Loudoun County Chair and VACo Board of Directors member Phyllis J. Randall spoke November 13 at a Congressional briefing organized by the National Association of City and County Health Officials, the National Association of Counties, and the U. S. Conference of Mayors. The event, “Tackling the Opioid Epidemic and its Hidden Casualties: Local Health Departments on the Front Lines,” offered an opportunity for local elected officials and staff to provide information to Congress about the local experience of the opioid epidemic and to offer recommendations for how Congress might assist states and localities in addressing this serious national problem.
Chair Randall urged caution in focusing too much on individual drugs, noting that the underlying problem is substance dependency, which has remained constant through several previous drug epidemics, whether the drugs abused were cocaine, methamphetamines, or heroin. She noted that despite Loudoun County’s many strengths, it suffers from substance abuse like many other jurisdictions across the nation.
In response, Loudoun County has provided naloxone to its first responders and worked with the Virginia Department of Health to train residents in the administration of naloxone, as well as in identifying the signs of substance abuse. In an effort to reduce the stigma surrounding substance dependency, Loudoun County has convened what Randall called “courageous community conversations,” which included representatives from the County, public safety, nonprofits and the faith community, health providers, and, importantly, members of the community struggling with addiction and their families – voices which are often not included in these discussions, Randall pointed out. She urged attendees to follow the President’s declaration of the opioid epidemic as a public health emergency with a commitment of more federal resources to the problem. She pointed to past anti-smoking campaigns as an example of how federal funding could be used to address the problem in a comprehensive way.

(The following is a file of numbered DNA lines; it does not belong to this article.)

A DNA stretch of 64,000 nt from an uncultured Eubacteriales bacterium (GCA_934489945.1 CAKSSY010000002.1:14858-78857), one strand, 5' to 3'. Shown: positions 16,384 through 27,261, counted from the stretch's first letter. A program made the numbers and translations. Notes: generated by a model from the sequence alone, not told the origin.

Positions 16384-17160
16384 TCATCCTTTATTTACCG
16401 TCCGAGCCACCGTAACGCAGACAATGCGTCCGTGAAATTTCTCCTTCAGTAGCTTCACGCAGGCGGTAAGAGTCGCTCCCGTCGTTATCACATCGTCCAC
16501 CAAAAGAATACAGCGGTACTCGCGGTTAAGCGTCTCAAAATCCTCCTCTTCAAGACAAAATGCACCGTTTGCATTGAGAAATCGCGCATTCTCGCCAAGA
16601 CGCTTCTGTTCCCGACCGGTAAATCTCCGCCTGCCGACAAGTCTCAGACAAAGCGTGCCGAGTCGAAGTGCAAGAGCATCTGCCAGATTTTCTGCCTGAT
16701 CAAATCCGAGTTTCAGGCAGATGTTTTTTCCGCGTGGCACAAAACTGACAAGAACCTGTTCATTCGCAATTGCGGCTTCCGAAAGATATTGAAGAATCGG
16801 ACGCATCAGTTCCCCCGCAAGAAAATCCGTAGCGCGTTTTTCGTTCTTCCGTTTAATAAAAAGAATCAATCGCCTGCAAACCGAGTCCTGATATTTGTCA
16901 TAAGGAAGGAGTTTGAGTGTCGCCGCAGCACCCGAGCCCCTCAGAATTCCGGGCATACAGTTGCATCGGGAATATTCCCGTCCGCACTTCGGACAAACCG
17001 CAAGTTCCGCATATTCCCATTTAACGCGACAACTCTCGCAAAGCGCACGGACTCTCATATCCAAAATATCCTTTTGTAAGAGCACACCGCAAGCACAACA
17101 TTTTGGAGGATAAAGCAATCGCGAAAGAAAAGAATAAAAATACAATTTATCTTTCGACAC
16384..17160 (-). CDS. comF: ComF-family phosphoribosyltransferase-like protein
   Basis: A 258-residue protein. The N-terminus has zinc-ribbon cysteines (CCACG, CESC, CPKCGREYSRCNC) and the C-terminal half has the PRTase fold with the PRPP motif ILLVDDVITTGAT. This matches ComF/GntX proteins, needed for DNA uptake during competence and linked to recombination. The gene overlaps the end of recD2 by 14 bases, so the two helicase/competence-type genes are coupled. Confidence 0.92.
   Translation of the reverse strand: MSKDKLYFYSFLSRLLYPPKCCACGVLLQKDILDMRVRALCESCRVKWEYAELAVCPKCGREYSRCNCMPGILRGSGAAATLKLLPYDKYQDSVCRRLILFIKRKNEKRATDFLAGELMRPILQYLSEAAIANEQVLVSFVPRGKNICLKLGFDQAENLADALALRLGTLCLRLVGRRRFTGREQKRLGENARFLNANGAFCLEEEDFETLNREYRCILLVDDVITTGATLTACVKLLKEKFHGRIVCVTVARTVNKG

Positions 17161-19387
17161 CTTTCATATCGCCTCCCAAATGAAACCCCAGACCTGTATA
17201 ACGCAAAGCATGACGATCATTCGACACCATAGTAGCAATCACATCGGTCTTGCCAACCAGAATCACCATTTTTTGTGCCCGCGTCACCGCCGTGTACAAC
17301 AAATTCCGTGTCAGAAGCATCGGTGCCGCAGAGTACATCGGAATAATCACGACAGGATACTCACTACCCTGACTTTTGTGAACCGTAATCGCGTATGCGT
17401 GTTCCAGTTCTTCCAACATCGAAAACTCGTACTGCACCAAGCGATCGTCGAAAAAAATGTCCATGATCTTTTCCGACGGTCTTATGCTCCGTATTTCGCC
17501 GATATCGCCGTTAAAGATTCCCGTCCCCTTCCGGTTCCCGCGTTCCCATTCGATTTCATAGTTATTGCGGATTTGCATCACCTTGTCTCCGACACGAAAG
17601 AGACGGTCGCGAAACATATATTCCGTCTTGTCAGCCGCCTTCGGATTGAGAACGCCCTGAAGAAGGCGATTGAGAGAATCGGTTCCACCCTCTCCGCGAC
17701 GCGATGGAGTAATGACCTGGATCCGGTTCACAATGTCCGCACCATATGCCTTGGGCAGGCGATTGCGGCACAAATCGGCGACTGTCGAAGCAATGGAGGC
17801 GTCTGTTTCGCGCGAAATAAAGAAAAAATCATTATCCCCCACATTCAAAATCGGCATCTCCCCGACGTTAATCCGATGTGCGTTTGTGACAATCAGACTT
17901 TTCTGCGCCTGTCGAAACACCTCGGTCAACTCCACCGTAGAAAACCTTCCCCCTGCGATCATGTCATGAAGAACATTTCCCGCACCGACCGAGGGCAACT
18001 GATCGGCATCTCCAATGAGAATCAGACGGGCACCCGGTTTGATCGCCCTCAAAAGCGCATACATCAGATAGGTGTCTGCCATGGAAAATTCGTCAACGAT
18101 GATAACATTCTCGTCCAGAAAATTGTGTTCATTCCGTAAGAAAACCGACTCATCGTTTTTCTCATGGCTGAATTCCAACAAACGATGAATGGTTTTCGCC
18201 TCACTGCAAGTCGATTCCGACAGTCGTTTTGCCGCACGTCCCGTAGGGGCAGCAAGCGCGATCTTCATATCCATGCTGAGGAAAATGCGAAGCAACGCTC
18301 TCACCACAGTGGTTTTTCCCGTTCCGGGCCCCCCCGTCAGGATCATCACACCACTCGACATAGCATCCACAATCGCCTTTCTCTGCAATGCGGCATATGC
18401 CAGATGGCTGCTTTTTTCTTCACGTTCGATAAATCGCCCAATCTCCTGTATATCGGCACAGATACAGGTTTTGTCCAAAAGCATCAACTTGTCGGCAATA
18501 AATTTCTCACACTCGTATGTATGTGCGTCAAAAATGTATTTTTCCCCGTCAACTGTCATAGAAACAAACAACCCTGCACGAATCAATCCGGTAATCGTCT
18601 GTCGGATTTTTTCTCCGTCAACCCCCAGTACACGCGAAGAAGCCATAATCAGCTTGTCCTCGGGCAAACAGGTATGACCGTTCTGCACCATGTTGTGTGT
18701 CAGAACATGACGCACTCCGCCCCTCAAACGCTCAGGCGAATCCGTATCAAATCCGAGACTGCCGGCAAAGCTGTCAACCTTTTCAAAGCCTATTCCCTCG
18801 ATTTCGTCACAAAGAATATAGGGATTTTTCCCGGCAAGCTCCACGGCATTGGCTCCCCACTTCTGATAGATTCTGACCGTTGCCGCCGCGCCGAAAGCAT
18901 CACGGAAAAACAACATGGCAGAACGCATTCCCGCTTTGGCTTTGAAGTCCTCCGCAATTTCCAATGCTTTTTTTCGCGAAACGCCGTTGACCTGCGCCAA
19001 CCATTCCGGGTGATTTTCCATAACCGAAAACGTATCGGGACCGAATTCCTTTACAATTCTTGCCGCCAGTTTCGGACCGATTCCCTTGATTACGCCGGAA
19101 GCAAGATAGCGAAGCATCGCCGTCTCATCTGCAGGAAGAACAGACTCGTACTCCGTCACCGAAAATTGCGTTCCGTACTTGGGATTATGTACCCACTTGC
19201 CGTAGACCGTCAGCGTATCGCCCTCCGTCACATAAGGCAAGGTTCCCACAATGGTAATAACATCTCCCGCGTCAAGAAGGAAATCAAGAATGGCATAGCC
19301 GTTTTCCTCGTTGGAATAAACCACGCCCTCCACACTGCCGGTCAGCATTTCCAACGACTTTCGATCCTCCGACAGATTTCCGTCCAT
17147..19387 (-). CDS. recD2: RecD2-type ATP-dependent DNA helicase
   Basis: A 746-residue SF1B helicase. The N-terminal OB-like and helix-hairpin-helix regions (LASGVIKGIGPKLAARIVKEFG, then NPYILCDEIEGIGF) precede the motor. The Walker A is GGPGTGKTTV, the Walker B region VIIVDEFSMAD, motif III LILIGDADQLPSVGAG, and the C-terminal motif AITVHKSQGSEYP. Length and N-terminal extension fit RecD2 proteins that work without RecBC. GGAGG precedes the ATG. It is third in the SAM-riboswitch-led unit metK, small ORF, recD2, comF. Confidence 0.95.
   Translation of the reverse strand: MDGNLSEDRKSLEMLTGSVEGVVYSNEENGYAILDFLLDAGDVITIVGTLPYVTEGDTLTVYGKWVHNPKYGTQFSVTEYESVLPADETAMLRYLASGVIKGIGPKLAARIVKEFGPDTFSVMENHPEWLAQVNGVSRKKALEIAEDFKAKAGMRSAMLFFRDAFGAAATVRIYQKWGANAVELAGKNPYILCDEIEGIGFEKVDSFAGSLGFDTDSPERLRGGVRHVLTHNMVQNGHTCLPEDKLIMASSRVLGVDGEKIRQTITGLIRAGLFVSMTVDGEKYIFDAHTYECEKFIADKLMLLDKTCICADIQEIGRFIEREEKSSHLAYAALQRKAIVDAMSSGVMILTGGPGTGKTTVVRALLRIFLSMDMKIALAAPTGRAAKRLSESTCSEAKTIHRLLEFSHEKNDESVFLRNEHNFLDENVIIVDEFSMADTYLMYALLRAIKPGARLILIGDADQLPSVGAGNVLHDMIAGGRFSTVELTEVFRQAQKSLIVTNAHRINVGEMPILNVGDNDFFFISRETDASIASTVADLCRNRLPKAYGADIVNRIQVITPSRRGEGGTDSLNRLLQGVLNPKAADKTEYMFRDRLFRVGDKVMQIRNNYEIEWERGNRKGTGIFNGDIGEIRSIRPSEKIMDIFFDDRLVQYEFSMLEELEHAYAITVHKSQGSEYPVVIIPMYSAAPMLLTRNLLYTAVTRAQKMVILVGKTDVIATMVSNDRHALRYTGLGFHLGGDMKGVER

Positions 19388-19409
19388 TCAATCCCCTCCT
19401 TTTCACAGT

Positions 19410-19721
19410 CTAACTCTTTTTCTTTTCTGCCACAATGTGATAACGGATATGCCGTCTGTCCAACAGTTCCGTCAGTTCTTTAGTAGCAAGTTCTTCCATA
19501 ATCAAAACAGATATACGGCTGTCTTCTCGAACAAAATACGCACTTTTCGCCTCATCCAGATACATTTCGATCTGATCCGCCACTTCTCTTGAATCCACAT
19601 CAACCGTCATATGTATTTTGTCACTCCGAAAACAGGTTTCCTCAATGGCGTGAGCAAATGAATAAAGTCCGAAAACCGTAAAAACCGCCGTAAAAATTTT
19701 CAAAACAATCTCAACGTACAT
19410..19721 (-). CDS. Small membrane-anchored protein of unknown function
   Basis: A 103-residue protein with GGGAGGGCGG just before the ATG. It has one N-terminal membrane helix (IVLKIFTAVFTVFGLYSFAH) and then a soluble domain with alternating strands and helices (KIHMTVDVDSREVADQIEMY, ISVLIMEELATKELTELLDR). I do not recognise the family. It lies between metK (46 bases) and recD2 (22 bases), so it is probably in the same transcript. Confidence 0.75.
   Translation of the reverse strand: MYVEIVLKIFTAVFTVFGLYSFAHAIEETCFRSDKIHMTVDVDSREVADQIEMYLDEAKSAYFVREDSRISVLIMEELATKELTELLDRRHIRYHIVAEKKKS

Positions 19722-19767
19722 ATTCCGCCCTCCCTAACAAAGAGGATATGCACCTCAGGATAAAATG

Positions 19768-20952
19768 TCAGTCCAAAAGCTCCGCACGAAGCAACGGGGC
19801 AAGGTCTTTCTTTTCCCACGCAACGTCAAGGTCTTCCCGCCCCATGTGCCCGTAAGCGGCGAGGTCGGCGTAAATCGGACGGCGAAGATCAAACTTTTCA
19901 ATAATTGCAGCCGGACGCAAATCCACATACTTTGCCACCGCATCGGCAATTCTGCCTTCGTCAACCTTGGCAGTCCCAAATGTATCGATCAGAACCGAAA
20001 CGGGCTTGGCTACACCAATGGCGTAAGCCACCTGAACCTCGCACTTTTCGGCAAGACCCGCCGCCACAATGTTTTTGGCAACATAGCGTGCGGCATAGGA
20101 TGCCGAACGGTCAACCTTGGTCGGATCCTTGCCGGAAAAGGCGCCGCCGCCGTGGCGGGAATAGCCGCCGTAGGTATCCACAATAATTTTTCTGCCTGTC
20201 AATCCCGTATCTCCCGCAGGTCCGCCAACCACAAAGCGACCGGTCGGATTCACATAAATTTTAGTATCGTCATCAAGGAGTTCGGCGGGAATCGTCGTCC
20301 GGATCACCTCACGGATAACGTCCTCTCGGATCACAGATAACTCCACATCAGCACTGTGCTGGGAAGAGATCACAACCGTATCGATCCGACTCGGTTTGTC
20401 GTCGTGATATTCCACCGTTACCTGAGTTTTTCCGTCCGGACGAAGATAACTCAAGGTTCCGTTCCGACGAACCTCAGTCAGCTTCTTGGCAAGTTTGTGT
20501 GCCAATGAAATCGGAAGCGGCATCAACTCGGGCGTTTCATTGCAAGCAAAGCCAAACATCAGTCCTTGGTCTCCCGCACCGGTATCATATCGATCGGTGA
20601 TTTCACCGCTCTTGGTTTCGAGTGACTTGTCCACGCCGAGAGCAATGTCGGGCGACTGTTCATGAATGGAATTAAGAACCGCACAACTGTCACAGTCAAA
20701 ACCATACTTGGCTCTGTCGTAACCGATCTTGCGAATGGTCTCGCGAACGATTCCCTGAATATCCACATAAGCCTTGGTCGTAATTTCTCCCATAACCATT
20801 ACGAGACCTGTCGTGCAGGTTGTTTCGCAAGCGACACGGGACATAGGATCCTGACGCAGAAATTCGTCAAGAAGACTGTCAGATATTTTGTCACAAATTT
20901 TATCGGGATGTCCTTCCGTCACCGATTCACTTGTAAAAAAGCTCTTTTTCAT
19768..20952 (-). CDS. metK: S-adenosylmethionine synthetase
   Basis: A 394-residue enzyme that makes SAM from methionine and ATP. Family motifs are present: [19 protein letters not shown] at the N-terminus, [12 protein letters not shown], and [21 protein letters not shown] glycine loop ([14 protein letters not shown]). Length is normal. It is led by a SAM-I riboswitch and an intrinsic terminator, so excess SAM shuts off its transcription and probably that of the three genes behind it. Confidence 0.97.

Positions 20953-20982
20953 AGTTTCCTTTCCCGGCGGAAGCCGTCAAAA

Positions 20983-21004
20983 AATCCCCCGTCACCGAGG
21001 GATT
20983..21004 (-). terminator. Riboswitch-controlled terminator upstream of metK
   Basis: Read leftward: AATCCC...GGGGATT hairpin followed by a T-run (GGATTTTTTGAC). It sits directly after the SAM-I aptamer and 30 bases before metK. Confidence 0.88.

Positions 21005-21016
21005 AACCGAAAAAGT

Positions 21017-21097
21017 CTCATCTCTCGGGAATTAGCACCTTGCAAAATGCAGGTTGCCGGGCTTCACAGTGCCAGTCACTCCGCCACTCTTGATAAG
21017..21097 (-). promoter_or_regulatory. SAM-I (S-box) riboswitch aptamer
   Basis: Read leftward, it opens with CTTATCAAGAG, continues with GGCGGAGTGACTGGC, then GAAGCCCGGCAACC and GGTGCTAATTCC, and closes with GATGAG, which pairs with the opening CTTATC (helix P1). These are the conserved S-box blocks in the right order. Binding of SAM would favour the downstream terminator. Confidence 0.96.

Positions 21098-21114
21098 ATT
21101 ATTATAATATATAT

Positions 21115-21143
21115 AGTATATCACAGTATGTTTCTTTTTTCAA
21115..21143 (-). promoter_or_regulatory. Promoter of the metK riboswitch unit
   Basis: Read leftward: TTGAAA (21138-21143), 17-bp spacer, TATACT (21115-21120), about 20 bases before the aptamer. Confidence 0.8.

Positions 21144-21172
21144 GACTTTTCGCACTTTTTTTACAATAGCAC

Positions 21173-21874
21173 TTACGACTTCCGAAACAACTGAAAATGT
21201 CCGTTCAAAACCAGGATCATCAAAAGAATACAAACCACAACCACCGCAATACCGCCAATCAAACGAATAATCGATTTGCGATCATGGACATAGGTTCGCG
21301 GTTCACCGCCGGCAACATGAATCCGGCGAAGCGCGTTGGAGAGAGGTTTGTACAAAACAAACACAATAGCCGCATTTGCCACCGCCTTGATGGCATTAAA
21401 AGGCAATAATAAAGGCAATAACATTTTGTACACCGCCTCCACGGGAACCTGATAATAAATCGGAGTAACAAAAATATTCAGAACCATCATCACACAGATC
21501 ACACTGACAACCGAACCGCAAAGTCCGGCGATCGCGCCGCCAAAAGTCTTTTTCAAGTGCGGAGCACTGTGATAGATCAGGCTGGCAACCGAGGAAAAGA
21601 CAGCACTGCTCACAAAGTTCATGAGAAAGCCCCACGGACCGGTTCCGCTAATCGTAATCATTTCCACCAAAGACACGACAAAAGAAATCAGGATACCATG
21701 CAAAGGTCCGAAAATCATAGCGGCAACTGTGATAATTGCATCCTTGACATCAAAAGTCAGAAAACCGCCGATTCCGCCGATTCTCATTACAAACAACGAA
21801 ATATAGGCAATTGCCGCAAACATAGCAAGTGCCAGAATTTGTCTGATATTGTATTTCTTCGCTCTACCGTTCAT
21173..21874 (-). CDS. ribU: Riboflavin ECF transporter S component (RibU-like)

Other panelists at the briefing were Dr. Michael Kilkenny, Director of the Cabell-Huntington Department of Health in West Virginia and Mayor Lydia Mihalik of Findlay, Ohio. Dr. Kilkenny discussed local efforts in Cabell County and Huntington, including distribution of naloxone in the community and the establishment of the state’s first syringe exchange program, a harm-reduction measure that combats the spread of communicable diseases such as HIV and hepatitis C that can be spread by contaminated needles. He encouraged federal assistance to localities to support the purchase of naloxone, the cost of which has risen significantly in recent years, as well as assistance in negotiating more favorable pricing. Mayor Mihalik discussed her work with a bipartisan coalition of Ohio mayors to share best practices and improve communication with state officials.
Panelists agreed during the question-and-answer period that trauma-informed care is essential to dealing with the far-reaching effects of the epidemic, from the strain on first responders to the effects on children who must be removed from their parents’ care. Mayor Mihalik noted that teachers in her city have been trained in trauma-informed practices so that they are prepared to meet the needs of students who have experienced situations such as watching a parent overdose, for example.
VACo Contact: Katie Boyle